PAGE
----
How Best to Split Custody of a Child: What’s Fair and Right?

When you are going through a divorce, one of the most difficult things you have to deal with is trying to figure out child custody with someone you are most likely not getting along with. In this situation, it is important that both you and your ex-partner put your feelings aside and simply decide what is the best parenting arrangement for your child. If you are unsure how to proceed, and don’t know what the fair and correct decisions are, then this article should help you to understand things more clearly. 

What Is Child Custody?

Child custody is a legal term used to describe which parent receives guardianship of the child/ren after the parents go through a divorce. It is a complicated and stressful process, especially when the parents did not split amiably, as they will have differing opinions about what is best for the child. According to Australian family law, children have a right to a meaningful relationship with both of their parents, and they also have a right to be protected from harm. If they are in a dangerous situation, then the right to be protected from harm comes before having a relationship with the parents.

The court will always make decisions about child custody based on what is in the best interest of the child – not what the parents think is right. When your child is under the age of 18, then both parents have equal shared parental responsibility, unless the court decides it is best to stop one parent from having parental responsibility for the safety of the child. It is important to note that ‘equal shared parental responsibility’ is not the same as equal time with the child. There is no rule that says a child has to spend half the time with one parent and half with the other. Normally, it is the parents who decide themselves what is the right amount of time for the child to spend between them. 

Things to Consider When Deciding on Parenting Arrangements:

During the process of a divorce, it is always a relief when you can avoid going to court for something – and if you can decide on parenting arrangements between yourselves, then you don’t have to go to court. A parenting arrangement can be a verbal agreement, a written parenting plan, or an agreement that has formal consent orders. The first two options are obviously what you would choose if you want to avoid visiting court. Sometimes, if you want to figure out a dispute around parenting arrangements, you can go to a community support service to seek advice. 

There are some important factors that you should consider when you are figuring out your parenting arrangements, such as:

  • How old your child is, as this will affect the logistics of your arrangements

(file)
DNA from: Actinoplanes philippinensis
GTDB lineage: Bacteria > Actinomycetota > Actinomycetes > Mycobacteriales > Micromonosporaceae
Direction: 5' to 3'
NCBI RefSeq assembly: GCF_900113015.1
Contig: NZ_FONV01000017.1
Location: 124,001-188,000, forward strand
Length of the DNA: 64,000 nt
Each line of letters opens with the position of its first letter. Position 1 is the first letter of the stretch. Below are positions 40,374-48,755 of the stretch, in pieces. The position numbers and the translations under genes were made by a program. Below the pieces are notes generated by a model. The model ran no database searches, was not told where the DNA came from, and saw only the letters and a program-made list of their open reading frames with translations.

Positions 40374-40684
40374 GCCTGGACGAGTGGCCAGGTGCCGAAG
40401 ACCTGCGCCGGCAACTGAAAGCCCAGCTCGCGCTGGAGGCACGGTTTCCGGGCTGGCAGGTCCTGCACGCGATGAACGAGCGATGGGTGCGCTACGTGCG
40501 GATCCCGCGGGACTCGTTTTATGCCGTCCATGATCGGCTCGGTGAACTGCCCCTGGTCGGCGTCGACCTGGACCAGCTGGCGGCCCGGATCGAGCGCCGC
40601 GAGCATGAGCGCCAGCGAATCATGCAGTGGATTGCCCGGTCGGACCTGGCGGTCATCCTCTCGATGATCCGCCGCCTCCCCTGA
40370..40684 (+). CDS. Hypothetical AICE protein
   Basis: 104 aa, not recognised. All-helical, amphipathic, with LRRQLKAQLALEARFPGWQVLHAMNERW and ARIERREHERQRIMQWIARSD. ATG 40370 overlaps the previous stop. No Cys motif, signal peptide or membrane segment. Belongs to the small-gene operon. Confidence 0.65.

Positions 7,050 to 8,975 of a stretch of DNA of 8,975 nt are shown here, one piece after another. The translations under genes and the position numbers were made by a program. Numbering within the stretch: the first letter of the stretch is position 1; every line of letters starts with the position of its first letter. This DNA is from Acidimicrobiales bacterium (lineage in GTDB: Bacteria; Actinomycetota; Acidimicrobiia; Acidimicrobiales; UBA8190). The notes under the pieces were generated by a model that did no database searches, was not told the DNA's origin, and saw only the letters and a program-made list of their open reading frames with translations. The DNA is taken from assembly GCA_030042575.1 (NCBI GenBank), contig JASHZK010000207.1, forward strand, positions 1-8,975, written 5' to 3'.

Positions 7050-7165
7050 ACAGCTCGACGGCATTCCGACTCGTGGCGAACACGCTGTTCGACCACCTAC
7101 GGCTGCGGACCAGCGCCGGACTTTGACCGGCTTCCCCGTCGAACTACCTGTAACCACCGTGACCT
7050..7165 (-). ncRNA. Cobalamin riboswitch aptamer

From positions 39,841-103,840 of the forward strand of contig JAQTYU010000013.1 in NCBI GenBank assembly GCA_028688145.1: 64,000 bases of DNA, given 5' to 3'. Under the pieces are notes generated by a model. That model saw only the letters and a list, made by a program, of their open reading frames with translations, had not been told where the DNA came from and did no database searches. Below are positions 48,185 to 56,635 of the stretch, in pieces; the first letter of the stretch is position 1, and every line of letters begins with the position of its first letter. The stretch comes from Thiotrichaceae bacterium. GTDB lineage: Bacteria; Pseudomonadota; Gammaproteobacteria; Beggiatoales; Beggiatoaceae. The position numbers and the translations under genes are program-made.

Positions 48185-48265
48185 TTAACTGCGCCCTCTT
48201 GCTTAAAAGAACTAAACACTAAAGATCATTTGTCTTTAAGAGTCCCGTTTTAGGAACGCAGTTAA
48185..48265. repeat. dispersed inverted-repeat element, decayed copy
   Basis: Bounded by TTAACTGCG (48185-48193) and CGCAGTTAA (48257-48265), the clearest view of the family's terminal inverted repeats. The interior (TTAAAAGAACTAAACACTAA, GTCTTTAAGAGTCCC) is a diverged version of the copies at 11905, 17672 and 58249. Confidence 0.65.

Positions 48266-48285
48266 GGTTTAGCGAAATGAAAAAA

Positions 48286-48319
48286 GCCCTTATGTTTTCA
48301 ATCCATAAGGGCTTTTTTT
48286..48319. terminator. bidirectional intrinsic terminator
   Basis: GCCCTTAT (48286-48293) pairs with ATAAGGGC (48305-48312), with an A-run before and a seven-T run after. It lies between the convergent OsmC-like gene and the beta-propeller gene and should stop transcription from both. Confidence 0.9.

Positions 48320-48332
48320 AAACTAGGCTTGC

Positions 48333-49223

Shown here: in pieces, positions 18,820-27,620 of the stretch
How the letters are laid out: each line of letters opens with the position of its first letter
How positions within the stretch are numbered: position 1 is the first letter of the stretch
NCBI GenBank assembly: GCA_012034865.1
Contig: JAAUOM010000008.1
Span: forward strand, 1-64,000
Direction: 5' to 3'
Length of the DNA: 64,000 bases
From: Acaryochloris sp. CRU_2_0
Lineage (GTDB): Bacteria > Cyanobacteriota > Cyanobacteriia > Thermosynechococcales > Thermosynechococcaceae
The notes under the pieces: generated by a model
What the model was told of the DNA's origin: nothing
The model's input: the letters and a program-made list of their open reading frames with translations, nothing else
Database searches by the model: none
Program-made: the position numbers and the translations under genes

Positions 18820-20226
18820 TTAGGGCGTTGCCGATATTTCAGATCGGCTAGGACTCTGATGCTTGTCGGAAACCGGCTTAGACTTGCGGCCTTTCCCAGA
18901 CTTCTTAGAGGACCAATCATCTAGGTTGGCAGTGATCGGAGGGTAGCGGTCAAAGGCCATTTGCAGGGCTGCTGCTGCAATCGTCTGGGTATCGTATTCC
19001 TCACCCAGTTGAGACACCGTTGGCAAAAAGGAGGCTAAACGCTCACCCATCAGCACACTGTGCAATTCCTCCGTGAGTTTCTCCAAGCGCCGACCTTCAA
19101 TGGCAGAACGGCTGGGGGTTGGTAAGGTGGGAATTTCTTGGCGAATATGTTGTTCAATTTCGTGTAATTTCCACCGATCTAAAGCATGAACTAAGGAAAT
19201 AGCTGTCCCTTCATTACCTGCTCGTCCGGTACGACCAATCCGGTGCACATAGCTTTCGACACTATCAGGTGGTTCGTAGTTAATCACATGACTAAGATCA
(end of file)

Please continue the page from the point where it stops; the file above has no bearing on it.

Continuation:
• Making sure your plan follows a regular routine, but incorporates flexibility
  • Who is in the best situation to provide everyday care
  • Whether it is practical for the child to spend equal time with each parent
  • How to ensure the child can still experience and enjoy their culture
  • Make sure you plan for special occasions, so that you can give plenty of notice
  • How the child will spend time with other significant people in their lives
  • Any specific needs the child has, such as medical requirements
  • Their accomodation and transport needs
  • How the child feels about the situation
  • The child’s safety

The Benefits of Co-Parenting:

Co-parenting can be immensely frustrating, as you have to regularly interact with an ex-partner who you may not be very friendly with – but it is important that you make it work so that your child has a stable lifestyle. Also, if your child sees you work through things for the sake of their happiness, they will realise that your love for them is more important than the issues that ended the marriage. 

The benefits for children whose parents are successfully co-parenting:

  • They feel safe: because they have a stable, happy lifestyle, your child will feel secure and looked after – this leads to higher self-confidence.
  • Consistency: by working together and coming up with the same rules, rewards and punishments, your child will know what to expect.
  • Set a good example: if you and your ex-partner get along well and solve problems together, then your child will have a good example for their future relationships.
  • Mental health: if their parents are always fighting, it won’t be good for your child’s mental health. So by getting along amiably, you are protecting them and ensuring their continued wellbeing.

Talk to an Expert Child Custody Lawyer

If you are having trouble negotiating the terms of your parenting agreement with your ex-partner, then perhaps it is time to talk to a professional child custody lawyer. Of course, if you need to go to court, it will be essential to enlist the help of an experienced child custody lawyer, but they can also provide guidance when you are working things out yourselves as well. Their advice may solve any problems you are having and make it possible to avoid court.

It is important to note that this article is not meant to replace the advice of a qualified legal professional. We always recommend that you talk to child custody lawyers to figure out any of the topics discussed.